In August and September 2004, all of the Defendants other than the Commissioner answered the Complaint. In October 2004, the Commissioner moved to dismiss the Complaint pursuant to Fed.R.Civ.P. 12(b)(1) and 12(b)(6), alleging inter alia that the Commissioner is entitled to sovereign immunity. Plaintiffs have opposed the Commissioner's motion. This matter was stayed on January 4, 2005 upon the representation that the Commissioner would be reconsidering the classification of the Plan as a "church plan"; the stay ultimately was terminated on April 15, 2005. II. DISCUSSION

  The Third Circuit "has recognized that considerations of ripeness are sufficiently important that the court is required to raise the issue sua sponte even though the parties do not." Peachlum v. City of York, Pennsylvania, 333 F.3d 429, 433 (3d Cir. 2003). The court presumes that it lacks jurisdiction "unless the contrary appears affirmatively from the record." Philadelphia Fed'n of Teachers v. Ridge, 150 F.3d 319, 323 (3d Cir. 1998) (citation omitted).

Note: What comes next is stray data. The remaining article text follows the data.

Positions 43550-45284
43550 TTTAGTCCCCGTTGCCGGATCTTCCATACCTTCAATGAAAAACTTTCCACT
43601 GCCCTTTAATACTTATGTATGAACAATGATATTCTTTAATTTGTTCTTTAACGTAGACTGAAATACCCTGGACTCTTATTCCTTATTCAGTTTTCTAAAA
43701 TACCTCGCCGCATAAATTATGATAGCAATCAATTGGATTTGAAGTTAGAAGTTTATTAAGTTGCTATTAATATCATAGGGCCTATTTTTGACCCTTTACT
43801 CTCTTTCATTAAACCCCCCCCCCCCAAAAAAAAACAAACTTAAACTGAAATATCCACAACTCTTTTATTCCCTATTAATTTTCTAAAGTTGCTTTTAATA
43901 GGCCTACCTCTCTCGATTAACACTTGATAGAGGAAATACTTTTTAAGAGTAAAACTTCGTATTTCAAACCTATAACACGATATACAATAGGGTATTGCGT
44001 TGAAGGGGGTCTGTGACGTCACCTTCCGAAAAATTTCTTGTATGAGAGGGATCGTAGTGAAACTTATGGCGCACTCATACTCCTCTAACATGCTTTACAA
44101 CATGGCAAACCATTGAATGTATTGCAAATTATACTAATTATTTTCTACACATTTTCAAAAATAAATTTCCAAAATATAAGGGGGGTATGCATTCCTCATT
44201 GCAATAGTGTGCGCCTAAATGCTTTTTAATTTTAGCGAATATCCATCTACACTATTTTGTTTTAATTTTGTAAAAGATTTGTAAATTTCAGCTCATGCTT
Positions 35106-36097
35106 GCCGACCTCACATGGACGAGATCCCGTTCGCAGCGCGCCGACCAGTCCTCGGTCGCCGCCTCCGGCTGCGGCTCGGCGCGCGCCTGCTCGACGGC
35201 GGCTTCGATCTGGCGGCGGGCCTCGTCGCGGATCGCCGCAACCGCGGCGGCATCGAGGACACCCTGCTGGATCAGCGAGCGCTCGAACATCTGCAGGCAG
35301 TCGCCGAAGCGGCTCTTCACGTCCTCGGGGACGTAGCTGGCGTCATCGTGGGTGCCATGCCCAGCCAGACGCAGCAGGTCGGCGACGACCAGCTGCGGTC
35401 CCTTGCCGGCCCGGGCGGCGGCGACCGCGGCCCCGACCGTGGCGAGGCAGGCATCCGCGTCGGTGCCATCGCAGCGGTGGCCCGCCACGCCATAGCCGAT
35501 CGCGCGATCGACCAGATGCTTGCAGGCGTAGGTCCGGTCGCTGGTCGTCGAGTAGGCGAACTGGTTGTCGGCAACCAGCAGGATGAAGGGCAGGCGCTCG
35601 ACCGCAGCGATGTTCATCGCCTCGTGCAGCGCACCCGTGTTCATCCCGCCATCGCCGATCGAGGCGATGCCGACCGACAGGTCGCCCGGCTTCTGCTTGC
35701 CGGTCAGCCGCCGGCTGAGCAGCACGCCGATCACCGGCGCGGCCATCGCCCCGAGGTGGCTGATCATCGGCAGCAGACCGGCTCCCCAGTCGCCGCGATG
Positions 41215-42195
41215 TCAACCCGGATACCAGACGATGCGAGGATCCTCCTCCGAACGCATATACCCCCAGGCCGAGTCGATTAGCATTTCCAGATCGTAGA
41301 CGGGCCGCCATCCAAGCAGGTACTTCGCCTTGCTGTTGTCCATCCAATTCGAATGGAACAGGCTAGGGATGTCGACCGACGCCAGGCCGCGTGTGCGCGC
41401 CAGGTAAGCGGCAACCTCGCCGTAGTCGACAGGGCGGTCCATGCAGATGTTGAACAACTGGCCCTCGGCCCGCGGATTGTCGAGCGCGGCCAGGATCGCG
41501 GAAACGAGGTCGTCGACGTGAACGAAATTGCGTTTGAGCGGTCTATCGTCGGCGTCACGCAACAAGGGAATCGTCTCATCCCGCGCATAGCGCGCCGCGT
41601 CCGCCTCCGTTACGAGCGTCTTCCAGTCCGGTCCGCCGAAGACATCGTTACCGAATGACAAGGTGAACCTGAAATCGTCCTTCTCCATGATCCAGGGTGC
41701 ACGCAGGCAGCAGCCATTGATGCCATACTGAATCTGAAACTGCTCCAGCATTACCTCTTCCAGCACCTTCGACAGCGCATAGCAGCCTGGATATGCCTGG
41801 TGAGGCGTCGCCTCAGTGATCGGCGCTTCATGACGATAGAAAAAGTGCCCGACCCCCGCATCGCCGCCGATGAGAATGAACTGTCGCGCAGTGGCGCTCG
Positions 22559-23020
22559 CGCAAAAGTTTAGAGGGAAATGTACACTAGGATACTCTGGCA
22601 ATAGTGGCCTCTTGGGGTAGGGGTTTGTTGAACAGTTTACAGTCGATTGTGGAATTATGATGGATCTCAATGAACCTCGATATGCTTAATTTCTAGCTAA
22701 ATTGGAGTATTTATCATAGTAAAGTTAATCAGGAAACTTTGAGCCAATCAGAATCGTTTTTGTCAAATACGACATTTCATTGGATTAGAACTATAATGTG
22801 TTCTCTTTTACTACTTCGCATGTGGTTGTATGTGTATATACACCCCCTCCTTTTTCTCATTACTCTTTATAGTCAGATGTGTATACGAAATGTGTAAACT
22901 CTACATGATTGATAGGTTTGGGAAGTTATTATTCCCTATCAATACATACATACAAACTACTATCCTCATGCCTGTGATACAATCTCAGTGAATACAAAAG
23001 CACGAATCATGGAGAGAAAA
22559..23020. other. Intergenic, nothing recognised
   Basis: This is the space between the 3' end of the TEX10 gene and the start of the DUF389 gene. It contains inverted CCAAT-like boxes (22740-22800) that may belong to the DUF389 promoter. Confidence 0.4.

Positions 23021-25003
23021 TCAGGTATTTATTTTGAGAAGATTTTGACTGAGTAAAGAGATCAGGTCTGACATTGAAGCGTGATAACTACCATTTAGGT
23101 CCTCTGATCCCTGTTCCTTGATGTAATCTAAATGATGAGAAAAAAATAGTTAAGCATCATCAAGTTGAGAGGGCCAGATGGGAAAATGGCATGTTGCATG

The ripeness doctrine functions "to determine whether a party has brought an action prematurely . . . and counsels abstention until such time as a dispute is sufficiently concrete to satisfy the constitutional and prudential requirements of the doctrine."*fn3 Peachlum, 333 F.3d at 433 (citation omitted). In the context of agency action, "the requirement of ripeness is designed to prevent the courts, through avoidance of premature adjudication, from entangling themselves in abstract disagreements over administrative policies, and also to protect agencies from judicial interference until an administrative decision has been formalized and its effects felt in a concrete way by the challenging parties." New Jersey Hosp. Assoc. v. United States, 23 F. Supp. 2d 497, 502 (D.N.J. 1998) (internal quotation and citation omitted).